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Secret words

On Tuesday I was buried
They put me in the ground
The pastor said a few kind words
I didn’t make a sound

It was a poem about death, a dozen or so stanzas built around the idea that I was watching my funeral, observing the reactions and lack of reaction from people who’d known me. Wish I had the rest of the poem, but all I remember is the opening, and this bit from somewhere in the middle:

A girl who sat behind me cried
I can’t recall her name
A kid was there who’d punched me once
I don’t know why he came

I’d been writing short stories and poetry in my head for as long as I’d been alive, and putting words on paper since learning the letters of the alphabet. That poem, though, was the first thing I’d written that I was seriously pleased with, and proud of. It didn’t sound like something a little boy would write, and that's why I liked it. Even when I was a kid I never wanted to write kid stuff about Barky the Dog or Billy’s Treehouse. 

I began carrying a notebook in first grade, but soon stopped, because the teacher wanted to know, “What are you writing in that notebook?” Uh, I like to write, but what I'm writing is not for grades, so butt out. Please.

I couldn't say that, of course, so instead of carrying the notebook with me, it stayed home, under the mattress, in my bedroom. When I returned from school or church or anywhere else, I’d dart into my room, reach under the mattress, pull out the notebook, and write something, or write myself a note to remind me to write about something.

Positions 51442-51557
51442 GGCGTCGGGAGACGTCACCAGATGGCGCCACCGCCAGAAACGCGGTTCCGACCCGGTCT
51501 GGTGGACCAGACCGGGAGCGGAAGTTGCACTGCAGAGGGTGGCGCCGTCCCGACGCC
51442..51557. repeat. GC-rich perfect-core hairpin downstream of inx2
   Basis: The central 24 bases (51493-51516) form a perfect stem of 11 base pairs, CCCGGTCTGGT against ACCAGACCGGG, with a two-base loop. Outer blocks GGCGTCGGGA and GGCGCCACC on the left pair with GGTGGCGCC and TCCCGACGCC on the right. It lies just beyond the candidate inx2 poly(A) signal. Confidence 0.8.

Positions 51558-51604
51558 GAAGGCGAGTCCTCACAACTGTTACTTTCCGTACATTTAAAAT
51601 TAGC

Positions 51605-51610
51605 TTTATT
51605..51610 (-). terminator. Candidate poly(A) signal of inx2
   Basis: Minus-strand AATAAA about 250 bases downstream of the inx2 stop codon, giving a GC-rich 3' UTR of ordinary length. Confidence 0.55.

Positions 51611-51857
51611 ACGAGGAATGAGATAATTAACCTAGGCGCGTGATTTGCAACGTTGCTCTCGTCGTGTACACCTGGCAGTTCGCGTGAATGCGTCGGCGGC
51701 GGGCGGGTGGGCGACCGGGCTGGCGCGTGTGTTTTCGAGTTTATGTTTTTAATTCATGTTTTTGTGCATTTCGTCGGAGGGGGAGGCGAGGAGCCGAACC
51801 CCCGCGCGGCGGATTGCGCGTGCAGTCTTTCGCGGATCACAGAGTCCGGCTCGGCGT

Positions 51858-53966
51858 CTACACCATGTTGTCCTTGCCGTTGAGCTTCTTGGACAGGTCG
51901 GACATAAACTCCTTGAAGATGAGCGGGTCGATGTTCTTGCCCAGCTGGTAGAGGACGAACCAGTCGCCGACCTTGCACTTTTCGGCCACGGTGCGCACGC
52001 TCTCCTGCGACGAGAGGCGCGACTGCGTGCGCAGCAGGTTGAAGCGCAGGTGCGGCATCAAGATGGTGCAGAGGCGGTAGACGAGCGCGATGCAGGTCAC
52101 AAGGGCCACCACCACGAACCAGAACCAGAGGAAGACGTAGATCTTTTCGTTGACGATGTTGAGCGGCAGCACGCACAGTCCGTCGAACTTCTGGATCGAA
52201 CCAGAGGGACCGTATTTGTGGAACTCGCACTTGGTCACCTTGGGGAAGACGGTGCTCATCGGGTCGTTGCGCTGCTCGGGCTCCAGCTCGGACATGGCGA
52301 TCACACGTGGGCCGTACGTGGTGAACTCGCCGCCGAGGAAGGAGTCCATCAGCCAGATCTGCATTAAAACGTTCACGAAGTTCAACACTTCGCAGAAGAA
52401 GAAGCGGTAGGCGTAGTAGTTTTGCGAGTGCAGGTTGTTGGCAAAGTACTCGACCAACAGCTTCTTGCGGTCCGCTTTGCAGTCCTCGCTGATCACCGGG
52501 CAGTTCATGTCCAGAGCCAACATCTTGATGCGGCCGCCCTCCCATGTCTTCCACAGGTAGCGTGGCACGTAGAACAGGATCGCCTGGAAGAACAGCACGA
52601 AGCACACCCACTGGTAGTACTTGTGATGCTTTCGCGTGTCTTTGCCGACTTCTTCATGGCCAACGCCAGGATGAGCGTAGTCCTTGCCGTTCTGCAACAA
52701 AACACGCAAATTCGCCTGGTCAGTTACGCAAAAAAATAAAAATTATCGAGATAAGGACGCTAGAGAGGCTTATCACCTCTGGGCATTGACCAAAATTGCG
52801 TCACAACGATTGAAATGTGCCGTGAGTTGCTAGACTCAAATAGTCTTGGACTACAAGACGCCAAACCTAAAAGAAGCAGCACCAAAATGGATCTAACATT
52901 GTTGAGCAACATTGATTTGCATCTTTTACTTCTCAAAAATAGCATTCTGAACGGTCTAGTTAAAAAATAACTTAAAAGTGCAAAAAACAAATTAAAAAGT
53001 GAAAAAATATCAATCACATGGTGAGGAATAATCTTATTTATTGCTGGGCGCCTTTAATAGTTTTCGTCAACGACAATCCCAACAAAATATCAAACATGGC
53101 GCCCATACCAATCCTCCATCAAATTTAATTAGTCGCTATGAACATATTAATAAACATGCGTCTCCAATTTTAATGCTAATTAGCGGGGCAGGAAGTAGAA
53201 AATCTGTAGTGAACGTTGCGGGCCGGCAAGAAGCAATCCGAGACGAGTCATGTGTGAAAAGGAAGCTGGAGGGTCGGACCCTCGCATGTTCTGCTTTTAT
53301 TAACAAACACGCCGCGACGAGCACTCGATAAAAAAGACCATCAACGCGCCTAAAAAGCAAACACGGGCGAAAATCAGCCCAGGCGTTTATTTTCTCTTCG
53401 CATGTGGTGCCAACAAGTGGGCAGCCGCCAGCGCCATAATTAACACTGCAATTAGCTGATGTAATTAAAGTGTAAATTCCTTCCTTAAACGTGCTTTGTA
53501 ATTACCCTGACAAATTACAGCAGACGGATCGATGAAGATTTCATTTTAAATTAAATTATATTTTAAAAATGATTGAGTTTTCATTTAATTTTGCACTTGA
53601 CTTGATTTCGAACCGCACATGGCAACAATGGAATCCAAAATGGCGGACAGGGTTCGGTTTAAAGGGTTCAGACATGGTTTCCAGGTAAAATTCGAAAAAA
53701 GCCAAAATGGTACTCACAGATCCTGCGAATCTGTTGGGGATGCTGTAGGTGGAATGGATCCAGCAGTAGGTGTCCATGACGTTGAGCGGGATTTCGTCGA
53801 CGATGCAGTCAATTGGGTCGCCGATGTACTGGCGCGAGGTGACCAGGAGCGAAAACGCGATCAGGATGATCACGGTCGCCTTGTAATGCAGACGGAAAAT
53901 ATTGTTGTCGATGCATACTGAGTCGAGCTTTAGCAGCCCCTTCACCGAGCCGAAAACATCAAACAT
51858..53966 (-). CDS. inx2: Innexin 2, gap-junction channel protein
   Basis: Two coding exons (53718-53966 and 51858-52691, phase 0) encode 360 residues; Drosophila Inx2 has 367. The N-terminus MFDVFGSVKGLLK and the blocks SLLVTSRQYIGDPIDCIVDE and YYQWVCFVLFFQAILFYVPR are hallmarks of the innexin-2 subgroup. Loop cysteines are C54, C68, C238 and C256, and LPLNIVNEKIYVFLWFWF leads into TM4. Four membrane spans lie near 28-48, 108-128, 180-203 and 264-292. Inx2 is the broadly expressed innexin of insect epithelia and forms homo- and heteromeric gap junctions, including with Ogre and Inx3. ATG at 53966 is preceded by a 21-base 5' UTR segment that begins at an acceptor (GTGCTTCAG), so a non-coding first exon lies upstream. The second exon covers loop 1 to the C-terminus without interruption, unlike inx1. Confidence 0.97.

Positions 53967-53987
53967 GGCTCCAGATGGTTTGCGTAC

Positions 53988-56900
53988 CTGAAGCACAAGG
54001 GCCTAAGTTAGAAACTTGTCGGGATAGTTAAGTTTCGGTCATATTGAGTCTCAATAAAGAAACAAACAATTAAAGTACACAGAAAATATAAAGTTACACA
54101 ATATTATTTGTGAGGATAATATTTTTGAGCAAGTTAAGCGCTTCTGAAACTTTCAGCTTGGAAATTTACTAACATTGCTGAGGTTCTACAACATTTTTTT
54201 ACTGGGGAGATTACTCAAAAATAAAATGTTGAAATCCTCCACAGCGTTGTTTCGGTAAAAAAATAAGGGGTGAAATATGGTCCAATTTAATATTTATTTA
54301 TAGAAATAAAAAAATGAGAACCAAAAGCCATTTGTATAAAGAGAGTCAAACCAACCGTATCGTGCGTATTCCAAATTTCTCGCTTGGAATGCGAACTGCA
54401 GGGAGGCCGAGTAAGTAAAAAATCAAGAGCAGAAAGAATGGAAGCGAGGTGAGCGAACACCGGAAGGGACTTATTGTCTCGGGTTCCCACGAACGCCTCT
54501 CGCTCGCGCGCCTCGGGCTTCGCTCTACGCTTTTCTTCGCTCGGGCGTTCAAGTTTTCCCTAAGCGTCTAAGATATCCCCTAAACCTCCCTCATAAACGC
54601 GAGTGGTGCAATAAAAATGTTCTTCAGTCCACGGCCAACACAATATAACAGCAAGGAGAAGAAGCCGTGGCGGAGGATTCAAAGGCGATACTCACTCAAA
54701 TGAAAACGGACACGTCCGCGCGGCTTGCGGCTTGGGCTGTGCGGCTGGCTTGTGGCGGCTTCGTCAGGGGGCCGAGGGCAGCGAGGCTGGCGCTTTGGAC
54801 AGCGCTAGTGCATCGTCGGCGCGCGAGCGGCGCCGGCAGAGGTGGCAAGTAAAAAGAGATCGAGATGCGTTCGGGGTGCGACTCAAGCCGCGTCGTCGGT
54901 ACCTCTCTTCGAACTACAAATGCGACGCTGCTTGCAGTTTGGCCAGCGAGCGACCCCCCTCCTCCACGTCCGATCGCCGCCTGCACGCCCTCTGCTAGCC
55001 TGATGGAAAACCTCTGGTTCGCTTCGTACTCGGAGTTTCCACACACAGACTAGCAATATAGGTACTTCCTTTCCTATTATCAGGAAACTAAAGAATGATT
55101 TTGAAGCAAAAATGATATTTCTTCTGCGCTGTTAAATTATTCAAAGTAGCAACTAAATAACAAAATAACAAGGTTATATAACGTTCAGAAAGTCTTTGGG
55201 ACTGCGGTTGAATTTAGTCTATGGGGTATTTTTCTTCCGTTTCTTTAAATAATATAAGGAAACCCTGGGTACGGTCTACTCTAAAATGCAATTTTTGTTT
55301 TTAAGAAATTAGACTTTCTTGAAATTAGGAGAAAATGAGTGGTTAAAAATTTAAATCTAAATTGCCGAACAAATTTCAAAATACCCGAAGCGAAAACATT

The notebook got to be kind of a mess, but it was only for me, so who cares? When it was full, I’d push it further back under the mattress and ask Mom for another notebook. For a while, she was willing to give me a notebook whenever I asked. She thought I was taking studious notes in class.

And then one disastrous afternoon, I came home from school, grabbed a snack and a glass of milk, hurried into my room, closed the door, reached under the mattress, and nothing was there. My notebook was gone. All my notebooks were gone. I definitely hadn’t forgotten to stash them, and my older brothers and sisters wouldn’t care, so the culprit had to be Mom or Dad, or my Grandma H, who lived with us. 

Nobody said anything, but I knew thunderclouds were coming. Instead of writing, I watched TV and worried, and then we ate dinner and I worried, and then … Dad wanted to see me in his bedroom.

Mom was there, too, and Grandma H was there, but Dad did most of the talking. He started by saying I wasn’t in trouble, so I knew this was serious trouble. Then he pulled my notebook out of a drawer, opened it to the funeral poem, and asked if I had suicidal thoughts.

I said, “No,” and then I don't remember saying much of anything. That session was all about listening. They were worried that I was going to kill myself, or at least that I was sick in the head. They said everything that parents would say in an Afterschool Special — “You know we love you,” “God loves you, too,” “There’s a purpose to your life,” and more unwanted, unneeded rot.

“What is this notebook even for?”, my father asked, but I couldn’t explain it. If someone asked now I’d say, “I like to write,” of course, and maybe I said something like that to Dad and Mom and Grandma H on that awful evening? I can’t remember. If I said it, they did not understand. Nobody was proud to have a writer in the family. 

I wanted my notebook back, but Dad said I couldn’t have it until I began seeing a ‘counselor’ — not a school counselor, but some shrink or shrink-light guy, two nights a week, who’d “help me sort out my confusion.” I was supposed to show the notebook to the counselor, and show the counselor every notebook, everything I’d written, and everything I wrote.